(hī′ər-ə-fănt′, hī′rə-, hī-ĕr′ə-fənt)
1. An ancient Greek priest who interpreted sacred mysteries, especially the priest of the Eleusinian mysteries.
2. An interpreter of sacred mysteries or arcane knowledge.
3. One who explains or makes a commentary.

[Late Latin hierophanta, from Greek hierophantēs : hieros, holy; see eis- in Indo-European roots + -phantēs, one who shows (from phainein, phan-, to show; see bhā- in Indo-European roots).]

hi′er·o·phan′tic adj.
American Heritage® Dictionary of the English Language, Fifth Edition. Copyright © 2016 by Houghton Mifflin Harcourt Publishing Company. Published by Houghton Mifflin Harcourt Publishing Company. All rights reserved.
References in periodicals archive ?
Transcendent Imagination: The Divine Poems and Hierophantic
Pareidolic tendencies are sometimes hierophantic, such as the Man in the Moon or urban legends about a prophet likeness arising from a toaster.
This interpretive quest includes deciphering the marginal and enigmatic "Chele fermi!" as the means of understanding Hieronimo's role as the hierophantic figure who conducts the mystery playlet and causes the fall of Babylon/Spain.
Such anthologies (including those of the Futurist, Imagist, and Spectra hoax coteries, Others, The Lyric Year, and the radical social anthologies of Nancy Cunard and Alain Locke) cannot be caricatured as hierophantic consecrators of prestige nor as defenders of canonical distinction.
(65) Le Neveu de Rameau "lays bare the principle of insincerity upon which society is based and demonstrates the loss of personal integrity and dignity that the impersonations of social existence entail." (66) Rameau's ne'er-do-well nephew demonstrates that everyone in society, without exception, acts a part, even the king himself, "who takes a position before his mistress and God: he dances his pantomime steps." (67) Hegel greets Le Neveu de Rameau with "hierophantic glee," finding within it the next phase of the development of the spirit, a phase transcending virtue and vice.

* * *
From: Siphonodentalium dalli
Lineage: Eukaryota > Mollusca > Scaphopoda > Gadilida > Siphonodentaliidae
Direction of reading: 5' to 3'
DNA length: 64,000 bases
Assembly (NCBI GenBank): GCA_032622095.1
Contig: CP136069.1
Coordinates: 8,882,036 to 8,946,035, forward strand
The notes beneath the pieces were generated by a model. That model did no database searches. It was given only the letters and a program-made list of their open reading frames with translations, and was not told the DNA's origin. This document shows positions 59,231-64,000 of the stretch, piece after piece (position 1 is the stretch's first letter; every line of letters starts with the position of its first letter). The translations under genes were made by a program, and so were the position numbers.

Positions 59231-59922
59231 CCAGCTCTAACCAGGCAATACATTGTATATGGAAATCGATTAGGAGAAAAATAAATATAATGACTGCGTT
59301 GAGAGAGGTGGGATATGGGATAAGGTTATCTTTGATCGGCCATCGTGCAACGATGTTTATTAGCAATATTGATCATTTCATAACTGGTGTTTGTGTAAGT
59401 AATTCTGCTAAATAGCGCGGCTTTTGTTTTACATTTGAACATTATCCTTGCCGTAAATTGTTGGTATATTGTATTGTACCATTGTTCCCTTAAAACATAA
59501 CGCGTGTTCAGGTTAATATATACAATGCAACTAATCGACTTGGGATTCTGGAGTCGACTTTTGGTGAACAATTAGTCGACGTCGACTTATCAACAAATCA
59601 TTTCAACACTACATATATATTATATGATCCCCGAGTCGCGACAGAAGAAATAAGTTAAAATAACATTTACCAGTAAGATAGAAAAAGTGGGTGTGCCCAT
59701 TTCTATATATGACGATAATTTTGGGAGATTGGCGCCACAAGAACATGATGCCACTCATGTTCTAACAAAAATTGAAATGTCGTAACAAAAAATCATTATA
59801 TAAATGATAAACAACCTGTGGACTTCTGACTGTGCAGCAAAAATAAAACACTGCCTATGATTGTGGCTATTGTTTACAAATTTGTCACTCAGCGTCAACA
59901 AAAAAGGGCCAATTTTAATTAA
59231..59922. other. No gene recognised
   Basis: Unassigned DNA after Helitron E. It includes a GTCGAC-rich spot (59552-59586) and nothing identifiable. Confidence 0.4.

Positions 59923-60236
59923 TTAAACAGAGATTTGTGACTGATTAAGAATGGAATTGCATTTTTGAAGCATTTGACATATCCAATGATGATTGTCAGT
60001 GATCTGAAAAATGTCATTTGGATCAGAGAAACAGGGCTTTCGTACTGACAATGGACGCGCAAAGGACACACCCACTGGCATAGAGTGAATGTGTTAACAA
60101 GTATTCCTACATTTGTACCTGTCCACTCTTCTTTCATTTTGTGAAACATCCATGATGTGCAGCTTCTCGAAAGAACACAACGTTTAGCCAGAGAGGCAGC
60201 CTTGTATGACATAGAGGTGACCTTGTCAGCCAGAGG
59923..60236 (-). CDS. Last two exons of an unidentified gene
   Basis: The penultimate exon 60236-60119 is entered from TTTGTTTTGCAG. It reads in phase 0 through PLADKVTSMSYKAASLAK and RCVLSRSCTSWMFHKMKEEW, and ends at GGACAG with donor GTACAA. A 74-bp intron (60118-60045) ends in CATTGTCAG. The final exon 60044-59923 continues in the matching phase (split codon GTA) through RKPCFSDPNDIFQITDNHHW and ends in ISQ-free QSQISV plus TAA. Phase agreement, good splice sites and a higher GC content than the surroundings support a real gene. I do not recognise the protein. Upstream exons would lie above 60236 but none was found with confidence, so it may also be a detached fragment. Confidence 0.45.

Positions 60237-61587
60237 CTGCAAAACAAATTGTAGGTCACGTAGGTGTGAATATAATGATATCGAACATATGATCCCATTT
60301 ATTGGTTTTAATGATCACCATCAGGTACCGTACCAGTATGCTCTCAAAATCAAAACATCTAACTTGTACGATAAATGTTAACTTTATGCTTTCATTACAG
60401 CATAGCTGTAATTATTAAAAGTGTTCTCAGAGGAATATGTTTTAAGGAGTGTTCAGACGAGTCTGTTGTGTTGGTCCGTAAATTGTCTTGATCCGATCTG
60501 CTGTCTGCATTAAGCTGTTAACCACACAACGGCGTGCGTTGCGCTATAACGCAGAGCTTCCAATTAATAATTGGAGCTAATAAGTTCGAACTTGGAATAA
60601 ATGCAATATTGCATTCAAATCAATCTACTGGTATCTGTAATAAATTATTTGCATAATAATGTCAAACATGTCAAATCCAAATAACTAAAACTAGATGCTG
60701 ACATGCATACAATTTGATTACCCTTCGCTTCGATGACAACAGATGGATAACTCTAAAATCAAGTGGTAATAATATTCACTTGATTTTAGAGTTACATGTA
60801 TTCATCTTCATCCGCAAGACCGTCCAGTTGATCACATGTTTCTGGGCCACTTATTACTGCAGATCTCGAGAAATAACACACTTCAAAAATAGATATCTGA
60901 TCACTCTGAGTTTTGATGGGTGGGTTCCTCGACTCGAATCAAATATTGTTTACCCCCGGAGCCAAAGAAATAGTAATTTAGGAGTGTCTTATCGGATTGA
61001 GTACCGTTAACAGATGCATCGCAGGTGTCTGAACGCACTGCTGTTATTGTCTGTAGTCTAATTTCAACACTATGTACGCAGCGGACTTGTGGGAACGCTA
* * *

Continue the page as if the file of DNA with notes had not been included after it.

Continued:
(6) Later in the work he develops this idea of hierophantic time: illo tempore, when the creation took place, and all was flux and everything was possible.
This space was hierophantic because the deceased could ascend to heaven from the banks.
Just as Deronda is rewarded when his "quest for his family roots and his search for a public career ultimately coalesce in an idealized Judaism," Gwendolen Harleth "is subjected to the painful discipline of rods, scourges, and what emerges as the most formidable hierophantic device, the lying pen of the scribe" (223)-the pen of Eliot herself.
Twain's precocious and wayward protagonist is hailed as a depositary and a hierophantic flag-bearer of the broad frontier-territory-wilderness ethos.
Macmillan Brown's works are beset by a series of dilemmas: on one hand, the common culture is great; on the other, the educator is still a kind of hierophantic figure who must provide students with something that is not simply their common culture.
"Nabi" is Hebrew for "prophet" and some members went in for the usual hierophantic accoutrements-special clothes, symbols, and so on--but neither Vuillard nor Bonnard had any truck with that sort of thing.
I am happy to say that, unlike some of the more hierophantic philosophers and theoreticians whom it cites, this book is explicit in its design and organization.